“Like all the great players in this league, they see your hands down they are going to go through it and they’re going to get easy calls. Got to keep our hands high… I thought our bigs did a good job of staying vertical and it’s hard to do when he’s penetrating to the basket, but our guys were really disciplined tonight. Got to do it again Wednesday.”

It is a lesson Gortat – especially — learned during the three day break between Games 3 and 4. They do not need to reach. Given Isaiah’s diminutive size, it’s enough of a distraction to simply raise your hands towards the sky. Gortat kept himself between Isaiah and the basket and let his body do the defending – not his hands. The other key was recognizing that on the rare occasions when Thomas drives right, he almost always attempts a low-percentage, twisting, fade-away drive that is more a plea for a foul than an actual shot.

Isaiah did go off for a little in the first half, but it was more of an aberration than a sign of things to come. Thomas hit three 3-pointers in the first four minutes of the game and two more in the first minute of the second quarter. The last of those five first-half 3-pointers gave Boston a 30-20 lead.

Almost every one of Isaiah’s shots was wide open, either due to confusion on pick and roll coverage or lackadaisical transition defense. It was enough to give Washington fans flashbacks to Game 2.

But things were different this time. Scott Brooks called a timeout after Isaiah’s final 3-pointer and implored his team to focus on defense. They responded. Thomas, who had 15 points on 5-for-7 shooting (5-for-5 3FG) up to that point, only scored four more points the entire rest of the game.

Washington’s second half defense was especially effective. Isaiah only attempted three shots in over twelve minutes and turned the ball over five times. It was a team effort but the lion’s share of the credit goes to Beal. He shadowed Isaiah the entire court and passed him off to teammates when he weaved his way around screens. Isaiah had no daylight and he often gave the ball up to teammates early in the shot clock, leaving them to fend for themselves against Washington’s swarming defense.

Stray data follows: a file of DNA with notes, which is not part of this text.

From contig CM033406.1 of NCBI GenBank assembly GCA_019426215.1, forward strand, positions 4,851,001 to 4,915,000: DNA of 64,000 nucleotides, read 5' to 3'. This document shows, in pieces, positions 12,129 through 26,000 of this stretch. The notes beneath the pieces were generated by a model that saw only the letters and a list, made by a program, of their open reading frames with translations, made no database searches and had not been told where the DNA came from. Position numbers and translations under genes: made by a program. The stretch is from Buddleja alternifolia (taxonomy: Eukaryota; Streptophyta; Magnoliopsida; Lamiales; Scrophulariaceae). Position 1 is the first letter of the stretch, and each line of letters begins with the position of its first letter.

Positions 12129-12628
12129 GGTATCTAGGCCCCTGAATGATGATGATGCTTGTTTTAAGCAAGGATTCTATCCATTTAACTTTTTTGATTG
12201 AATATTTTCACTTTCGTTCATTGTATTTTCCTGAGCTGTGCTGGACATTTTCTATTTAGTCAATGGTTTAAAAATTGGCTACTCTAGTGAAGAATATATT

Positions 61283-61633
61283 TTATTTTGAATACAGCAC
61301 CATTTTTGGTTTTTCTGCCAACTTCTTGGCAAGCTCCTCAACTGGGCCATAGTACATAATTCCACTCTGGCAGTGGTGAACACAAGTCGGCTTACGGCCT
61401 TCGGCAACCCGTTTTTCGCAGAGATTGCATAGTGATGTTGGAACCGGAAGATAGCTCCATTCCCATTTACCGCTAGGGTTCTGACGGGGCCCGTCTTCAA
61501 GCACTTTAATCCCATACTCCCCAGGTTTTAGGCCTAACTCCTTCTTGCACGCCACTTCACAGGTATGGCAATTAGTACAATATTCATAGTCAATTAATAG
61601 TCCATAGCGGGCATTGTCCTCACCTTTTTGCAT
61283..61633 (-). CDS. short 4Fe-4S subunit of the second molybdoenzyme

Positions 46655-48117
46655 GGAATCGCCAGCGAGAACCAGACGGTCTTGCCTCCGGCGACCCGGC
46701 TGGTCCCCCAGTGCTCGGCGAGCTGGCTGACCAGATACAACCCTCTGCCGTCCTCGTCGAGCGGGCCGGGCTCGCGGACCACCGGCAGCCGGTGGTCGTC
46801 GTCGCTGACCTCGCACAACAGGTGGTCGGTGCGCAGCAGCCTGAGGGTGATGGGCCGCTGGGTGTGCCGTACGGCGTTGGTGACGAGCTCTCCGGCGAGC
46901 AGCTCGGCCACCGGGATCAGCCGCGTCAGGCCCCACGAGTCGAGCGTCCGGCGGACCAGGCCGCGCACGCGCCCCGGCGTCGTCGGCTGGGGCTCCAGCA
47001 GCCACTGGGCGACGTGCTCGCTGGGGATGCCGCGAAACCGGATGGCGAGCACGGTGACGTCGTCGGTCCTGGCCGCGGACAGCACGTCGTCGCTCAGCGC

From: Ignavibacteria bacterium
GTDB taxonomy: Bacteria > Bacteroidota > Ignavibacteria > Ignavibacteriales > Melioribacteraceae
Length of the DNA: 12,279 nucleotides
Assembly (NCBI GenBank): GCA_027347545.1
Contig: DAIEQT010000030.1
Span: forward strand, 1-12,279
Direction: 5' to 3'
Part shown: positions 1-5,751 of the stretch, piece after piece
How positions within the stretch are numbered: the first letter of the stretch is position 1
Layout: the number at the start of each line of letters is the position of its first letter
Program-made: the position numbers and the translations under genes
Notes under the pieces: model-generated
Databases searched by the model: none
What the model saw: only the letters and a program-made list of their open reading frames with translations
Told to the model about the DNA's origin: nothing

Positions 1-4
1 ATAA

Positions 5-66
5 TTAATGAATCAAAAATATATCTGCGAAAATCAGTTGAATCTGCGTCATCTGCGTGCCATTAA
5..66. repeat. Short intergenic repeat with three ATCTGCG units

Wall said after Game 4 that he thinks Washington is now in control of the series. It is easy to see why. Isaiah Thomas is the head of Boston’s snake and he has proven to be vulnerable during the last two games. The series swings to Boston for Game 5 on Wednesday and it is up to Celtics coach Brad Stevens to make some adjustments to free up Thomas’ offensive game.

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Adam Rubin
Reporter / Writer at TAI
Adam grew up in the D.C. area and has been a Washington Bullets fan for over 25 years. He will not refer to the franchise as anything other than the Bullets unless required to do so by Truth About It editorial standards. Adam spent many nights at the Capital Centre in the ‘90s where he witnessed such things as Michael Jordan’s “LaBradford Smith game,” the inexcusable under-usage of Gheorghe Muresan’s unstoppable post moves, and the basketball stylings of Ledell Eackles.